Five Tips for Social Media Savvy Parenting
Melissa J Johnson, PhD and Vicki Chiang, PsyD
In a conversation about social media and kids, you may see us hold up our right hands – the index and middle fingers forming the shape of a V. No, we’re not giving you the peace sign. At least not right now. We’re providing a visual illustration of the pathway to freedom and responsibility when it comes to social media.
We start by giving young people a little responsibility matched with a little freedom (the base of the V). Then gradually and systematically, we increase both freedom and responsibility. As Dr. Chiang notes, kids need to learn to swim before jumping into the deep end. Social media is the deep end!
What are the small initial freedoms and responsibilities we can give young people as they build their skills for screen time?
- First, consider your child’s age and development. If parents are ready to introduce their toddlers (18 – 24 months) to screens, the American Academy of Pediatrics suggests limited use of only high-quality programs or apps that can be shared and co-viewed. While the American Academy of Pediatrics now recommends that each family create their own individualized family plan for screen time, their former guidelines can serve as a reference. For children two years old through the elementary school years, no more than one hour of screen time was recommended, including some co-viewing and shared screen time. For pre-teens and teens, a maximum of two hours was the suggestion. And, it’s never too early to teach media literacy. Kids of all ages can learn about digital footprints, digital citizenship, privacy, and safety.
- Consider “whole child” activities. Brainstorm activities as a family. What unplugged activities are engaging and fun for you all? Think about activities that involve the five senses. Go on a listening hike – and savor the sounds of nature. Set out a platter of colorful summer fruit – and do some mindful eating. Do some family art or collage – using scented markers, fun photos, and paper of interesting textures.
- Consider your child’s social skills. We all need face-to-face time with others. Children need in-person time with their peers to develop their social skills. Pro-social, in-person skills can serve as a springboard for developing effective online social skills. Helpful skills include perspective taking, empathy, assertiveness, boundary setting, and conflict resolution strategies.
- Think about your own screen time. Yes, we’re the role models! Many of us are surprised to discover how much time we actually spend on our own screens. Download an app that will track your online time and activities. This can be helpful in raising your awareness. The information will help facilitate your family communication about each person’s online activities. You’re all in this together!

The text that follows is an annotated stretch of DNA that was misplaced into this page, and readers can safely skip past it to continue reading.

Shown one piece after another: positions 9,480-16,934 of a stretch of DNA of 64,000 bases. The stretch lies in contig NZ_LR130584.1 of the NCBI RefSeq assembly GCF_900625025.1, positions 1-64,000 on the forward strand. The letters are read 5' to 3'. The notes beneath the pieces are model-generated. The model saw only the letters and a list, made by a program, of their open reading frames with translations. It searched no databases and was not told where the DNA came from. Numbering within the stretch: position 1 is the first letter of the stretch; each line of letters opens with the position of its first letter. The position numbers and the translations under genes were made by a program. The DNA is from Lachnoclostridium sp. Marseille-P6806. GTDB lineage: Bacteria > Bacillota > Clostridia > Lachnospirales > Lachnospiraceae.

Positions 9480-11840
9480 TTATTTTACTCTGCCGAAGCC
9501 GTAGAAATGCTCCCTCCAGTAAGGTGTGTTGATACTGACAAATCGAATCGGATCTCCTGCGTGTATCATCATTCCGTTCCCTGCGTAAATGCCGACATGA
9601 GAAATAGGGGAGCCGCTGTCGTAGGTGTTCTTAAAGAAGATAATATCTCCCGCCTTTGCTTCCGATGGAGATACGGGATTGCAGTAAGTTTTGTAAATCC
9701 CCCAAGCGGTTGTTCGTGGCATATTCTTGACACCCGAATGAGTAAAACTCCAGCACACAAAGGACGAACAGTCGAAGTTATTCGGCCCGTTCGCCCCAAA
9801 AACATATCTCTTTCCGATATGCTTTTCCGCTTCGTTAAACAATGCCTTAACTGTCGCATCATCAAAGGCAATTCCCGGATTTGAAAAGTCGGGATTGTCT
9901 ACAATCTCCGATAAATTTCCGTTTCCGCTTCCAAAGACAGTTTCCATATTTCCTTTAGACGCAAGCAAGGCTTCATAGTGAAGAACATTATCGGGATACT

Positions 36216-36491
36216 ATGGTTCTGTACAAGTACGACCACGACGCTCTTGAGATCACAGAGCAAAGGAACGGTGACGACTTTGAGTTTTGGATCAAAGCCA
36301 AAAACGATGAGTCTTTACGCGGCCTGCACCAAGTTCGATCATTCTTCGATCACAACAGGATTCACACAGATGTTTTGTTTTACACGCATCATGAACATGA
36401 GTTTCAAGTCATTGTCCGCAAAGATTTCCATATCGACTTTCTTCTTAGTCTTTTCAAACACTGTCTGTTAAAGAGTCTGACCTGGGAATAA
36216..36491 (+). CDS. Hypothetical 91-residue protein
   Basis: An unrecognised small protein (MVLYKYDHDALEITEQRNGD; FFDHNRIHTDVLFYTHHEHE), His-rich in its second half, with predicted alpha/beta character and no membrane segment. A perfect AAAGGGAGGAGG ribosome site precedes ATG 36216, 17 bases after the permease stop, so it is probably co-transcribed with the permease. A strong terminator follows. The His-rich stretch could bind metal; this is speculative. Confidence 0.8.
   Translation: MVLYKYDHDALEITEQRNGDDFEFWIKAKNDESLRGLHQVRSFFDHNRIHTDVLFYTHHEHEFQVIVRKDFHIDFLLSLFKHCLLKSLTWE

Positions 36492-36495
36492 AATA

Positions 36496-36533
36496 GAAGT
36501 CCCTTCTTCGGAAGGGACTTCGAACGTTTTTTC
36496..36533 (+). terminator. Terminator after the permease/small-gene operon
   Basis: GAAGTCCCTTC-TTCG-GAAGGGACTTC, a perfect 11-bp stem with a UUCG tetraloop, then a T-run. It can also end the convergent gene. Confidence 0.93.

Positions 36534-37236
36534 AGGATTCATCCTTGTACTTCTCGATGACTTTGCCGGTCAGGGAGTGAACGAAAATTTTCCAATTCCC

- Develop your family plan. Be sure to keep in mind the “increasing freedom/increasing responsibility” motto. Start simple and be engaged.
- Keep educating yourself! Learn about online sites frequented by youth. Some sites and apps provide access to other sites you may not have previewed. The latter may not be the best for your new social media user.
- With younger children, have full access to their social media sites – and use your access appropriately. For example, don’t over comment on postings. You may want to set up agreements as a family about each person’s participation on social media and who has access to what.
- Monitor! Understand your young person’s habits. Use software programs if needed to help track or limit online activity. If you’re using a tracking program, be transparent about it because – guess what? Tricking kids or snooping on them will only breed more sneaky behavior on their parts. Better to dialogue as a family about the tools you are all using to track behavior. By the way, be willing to track your own behavior. Remember, you’re all in this together.
- Have discussions! Talk a lot about online safety and social media in our lives. What are the pros and cons? It can be especially helpful to involve your children in a discussion of the recommendations in this article. The more they’re engaged in dialogue and decision-making with you, the more effective your family plan will be.
SOME RESOURCES YOU MAY WANT TO CHECK OUT:
American Academy of Pediatrics – Screen Time Guidelines
American Academy of Pediatrics – Family Media Plan